B.Sc. Psychology: Dr. Jorge Guerra González - Alienated children suffer the most.

2022-11-30 The doctor of law and procedural guardian studied psychology at Leuphana in order to better understand the cases in his professional practice. In his bachelor's thesis, he dealt with the fate of today's adult children of separation

Jorge Guerra Gonzales ©fotografin Sandra Koenig
"I wanted to understand people better. So I applied for the Bachelor's programme in Psychology at Leuphana," reports Jorge Guerra González.

"When a young child uses terms like "breach of duty of care" or "neglect", I prick up my ears," says Jorge Guerra González. The doctor of law accompanies families who are separating. He talks to children to find out more about their wishes. What do they think about the separation? Would they prefer to live with mum or dad? It is not uncommon for children to be influenced by one parent. "In court, the child's opinion carries weight, which is right. But can an eight-year-old gauge what it means to never want to see his dad again?" asks Jorge Guerra González.

The 52-year-old looks back on a long educational career. He studied law in Madrid and received his doctorate in Halle. He then completed a degree in social economics at the University of Lüneburg and studied "Sustainable Development Cooperation" part-time at the University of Kaiserslautern. In 1997, he was honoured by the DAAD as the best foreign student. In the meantime, the father of three teaches himself: in 2010 he received the teaching award for his work at Leuphana College. But one discipline remained open for him: "I wanted to understand people better. So I applied for the Bachelor's programme in Psychology at Leuphana," reports Jorge Guerra González. For his Bachelor's thesis, he interviewed 55 adults. They belong to three groups: Children from intact families, children from separation families and so-called alienation children who have lost contact with a parent, for example due to a move, the influence of a parent or even abduction. "We, professionals in the family support system (judges, lawyers, youth welfare office staff, guardians ad litem, etc.) cannot know whether we are actually making recommendations in the best interest of the child. There are no evaluations. That's why I wanted to make a small contribution to this with my study," explains the lawyer. The data provide initial evidence, but have not yet been published scientifically.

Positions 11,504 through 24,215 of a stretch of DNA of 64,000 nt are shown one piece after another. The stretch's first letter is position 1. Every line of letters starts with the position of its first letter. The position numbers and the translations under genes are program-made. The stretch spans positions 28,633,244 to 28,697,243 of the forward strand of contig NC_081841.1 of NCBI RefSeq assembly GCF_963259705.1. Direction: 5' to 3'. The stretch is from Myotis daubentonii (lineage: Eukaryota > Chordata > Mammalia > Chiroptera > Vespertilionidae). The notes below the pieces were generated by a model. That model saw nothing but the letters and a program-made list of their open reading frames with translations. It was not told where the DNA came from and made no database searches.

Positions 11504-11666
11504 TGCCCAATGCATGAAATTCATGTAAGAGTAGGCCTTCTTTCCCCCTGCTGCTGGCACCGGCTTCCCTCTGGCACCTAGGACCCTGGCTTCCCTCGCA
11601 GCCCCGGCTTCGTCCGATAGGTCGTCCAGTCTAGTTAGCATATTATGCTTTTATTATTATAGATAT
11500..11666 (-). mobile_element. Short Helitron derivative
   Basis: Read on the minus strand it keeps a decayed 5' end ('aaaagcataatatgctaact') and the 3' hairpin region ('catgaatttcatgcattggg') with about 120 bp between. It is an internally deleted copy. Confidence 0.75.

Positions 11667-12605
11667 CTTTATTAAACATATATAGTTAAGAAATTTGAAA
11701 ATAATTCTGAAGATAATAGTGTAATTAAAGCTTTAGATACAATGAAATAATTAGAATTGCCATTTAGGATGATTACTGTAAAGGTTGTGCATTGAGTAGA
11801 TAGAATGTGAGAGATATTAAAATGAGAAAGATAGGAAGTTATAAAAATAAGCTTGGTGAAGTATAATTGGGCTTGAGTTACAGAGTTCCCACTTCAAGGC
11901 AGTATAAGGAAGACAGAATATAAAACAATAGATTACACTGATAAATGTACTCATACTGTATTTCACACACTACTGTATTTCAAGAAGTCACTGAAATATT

Some of the results of the statistical evaluation of his survey are devastating: "Children of estrangement are often unhappier, sicker and less successful as adults than others," says Jorge Guerra González. Overall, he says, separation is difficult for children: "But the children of alienation suffer the most."

Jorge Guerra González experiences difficult cases every day in his professional practice as a guardian ad litem (advocate for the child) and as a contact guardian. He reports of lies, rejections and even imprisonment. Often a family situation is explosive: "Sometimes children have to be taken from families or separated from one parent. It is important to know that this also uproots and alienates a child over time. The disturbed bond with a parent has potentially serious consequences for the child's future well-being." For the lawyer, there is one question above all: Will the damage caused by turning away from a main attachment figure be greater than that which I want to prevent?

Around 30 test persons from his study were contacted by family courts, youth welfare offices, social workers or lawyers during the separation period: "According to their own statements, almost all of them had disappointing experiences. Few had the feeling that they were actually helped. I work in this system myself: I was shocked that the verdict was so negative. We all have to work together to make the system better."